What do you know about your parent’s finances? Part two.

financial plan for parentsThis is the second of a series of articles about the difficult questions you need to be asking your elderly parents. In the first article, we looked at the importance of ensuring that there is a financial plan in place and the need to have a record of your parent’s assets.

As mentioned before this can be one of the most difficult conversations that you will have with your parents. Beware that your parents should not feel that they are not losing financial control. The goal is to ensure that your parents have a workable financial plan while still respecting their boundaries.

So as your parents move into later life they may want to consider these topics.

Have your parents made a will?

Make sure that your parents have made a will. If they already made a will is it up to date. Anything more than five years old probably won’t be. Find a copy and ask them to have a read through to make sure that their wishes are reflected.

To find out more about wills check out our website. As a company, we do not write wills but would always recommend that they are drawn up by a professional.

Review pension nomination forms.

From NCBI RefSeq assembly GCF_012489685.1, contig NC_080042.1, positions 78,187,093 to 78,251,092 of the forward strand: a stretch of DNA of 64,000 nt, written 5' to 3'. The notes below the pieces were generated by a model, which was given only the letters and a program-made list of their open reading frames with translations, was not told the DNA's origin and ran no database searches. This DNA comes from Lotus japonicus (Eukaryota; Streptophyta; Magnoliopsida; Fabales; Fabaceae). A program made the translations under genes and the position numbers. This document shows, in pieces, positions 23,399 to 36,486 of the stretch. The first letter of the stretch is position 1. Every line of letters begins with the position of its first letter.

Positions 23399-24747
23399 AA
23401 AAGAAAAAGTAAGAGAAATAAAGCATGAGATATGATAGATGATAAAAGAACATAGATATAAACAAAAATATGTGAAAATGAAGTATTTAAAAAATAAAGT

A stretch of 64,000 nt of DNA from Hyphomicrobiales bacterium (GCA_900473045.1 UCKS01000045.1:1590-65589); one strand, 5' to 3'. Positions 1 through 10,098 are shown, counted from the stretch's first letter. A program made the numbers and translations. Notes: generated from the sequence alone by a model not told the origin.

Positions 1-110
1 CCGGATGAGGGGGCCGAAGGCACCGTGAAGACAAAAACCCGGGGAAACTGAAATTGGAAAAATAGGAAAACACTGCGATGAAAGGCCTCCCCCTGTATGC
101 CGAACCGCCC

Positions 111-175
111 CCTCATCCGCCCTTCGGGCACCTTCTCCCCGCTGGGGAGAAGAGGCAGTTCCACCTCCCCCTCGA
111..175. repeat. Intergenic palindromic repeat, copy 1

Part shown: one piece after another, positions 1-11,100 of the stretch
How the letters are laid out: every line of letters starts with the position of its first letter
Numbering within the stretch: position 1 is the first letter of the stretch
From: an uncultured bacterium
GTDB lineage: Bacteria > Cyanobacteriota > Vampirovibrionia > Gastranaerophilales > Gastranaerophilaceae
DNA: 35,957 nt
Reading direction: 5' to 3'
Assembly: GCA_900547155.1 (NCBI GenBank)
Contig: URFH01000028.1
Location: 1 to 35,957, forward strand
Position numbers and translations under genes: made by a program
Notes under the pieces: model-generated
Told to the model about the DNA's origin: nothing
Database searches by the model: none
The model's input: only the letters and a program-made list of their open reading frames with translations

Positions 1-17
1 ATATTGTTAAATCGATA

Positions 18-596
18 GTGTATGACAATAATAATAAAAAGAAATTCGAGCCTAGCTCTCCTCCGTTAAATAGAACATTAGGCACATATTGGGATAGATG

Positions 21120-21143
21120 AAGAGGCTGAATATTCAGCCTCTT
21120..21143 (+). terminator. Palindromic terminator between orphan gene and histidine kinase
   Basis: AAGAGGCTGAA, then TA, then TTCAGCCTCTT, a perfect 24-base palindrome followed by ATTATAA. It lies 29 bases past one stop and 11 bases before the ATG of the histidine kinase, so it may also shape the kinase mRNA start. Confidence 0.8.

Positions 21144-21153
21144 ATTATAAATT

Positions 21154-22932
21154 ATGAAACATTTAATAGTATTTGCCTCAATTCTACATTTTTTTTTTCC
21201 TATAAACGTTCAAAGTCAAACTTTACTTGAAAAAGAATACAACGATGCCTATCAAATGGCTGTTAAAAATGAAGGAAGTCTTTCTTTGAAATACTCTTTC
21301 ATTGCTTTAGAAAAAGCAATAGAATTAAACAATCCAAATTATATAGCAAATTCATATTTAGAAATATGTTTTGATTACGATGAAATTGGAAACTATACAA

Most pensions are held outside the deceased estate so will not be covered by the will. Ensure that your parents have completed an “expression of wish form” for all their pensions and do they reflect their current wishes. The form states who would receive the pension benefit after their death. It is worth looking at the inheritance tax implications as it may be worth look at the funds skipping a generation and moving to the grandchildren. This is where an independent financial adviser can help.

This is the second of a series of article that will be published over the next few weeks so please” like” or “follow” us to make sure that you do not miss out on the next instalment.

How Anstee & Co can help with your parent’s financial plan.

Having these financial conversations with your parents may be difficult so why not encourage them to involve an independent financial advice. Your parents may feel that the meeting would initial be with them alone. Many then find that involving the family later on when they have gathered their thoughts beneficial. From experience, we find people often put financial planning off, as it would seem complex. This does not need to be the case.

As independent financial advisers, we provide advice that is unbiased. We look at all the options available from the whole market. This is not the case with all advisers.

Meetings can be arranged in our offices or at your parents’ home. Weekends and early evening appointments are available. The first meeting is free and without obligation. This helps us to highlight the areas where we can help and enables your parents to see how we operate. When we have a full understanding of the work involve we will provide your parents with a written quote for the cost, if any. We will not undertake any work without their agreement.

Why not contact us today to see how we can help you and your parents.

If you are a parent of grown-up children reading this article and your children have not raised these questions, ask them why they are not taking an interest in your financial wellbeing? Please feel free to arrange the appointment yourself.

2018-07-02T16:30:23+00:00 July 12th, 2018|News|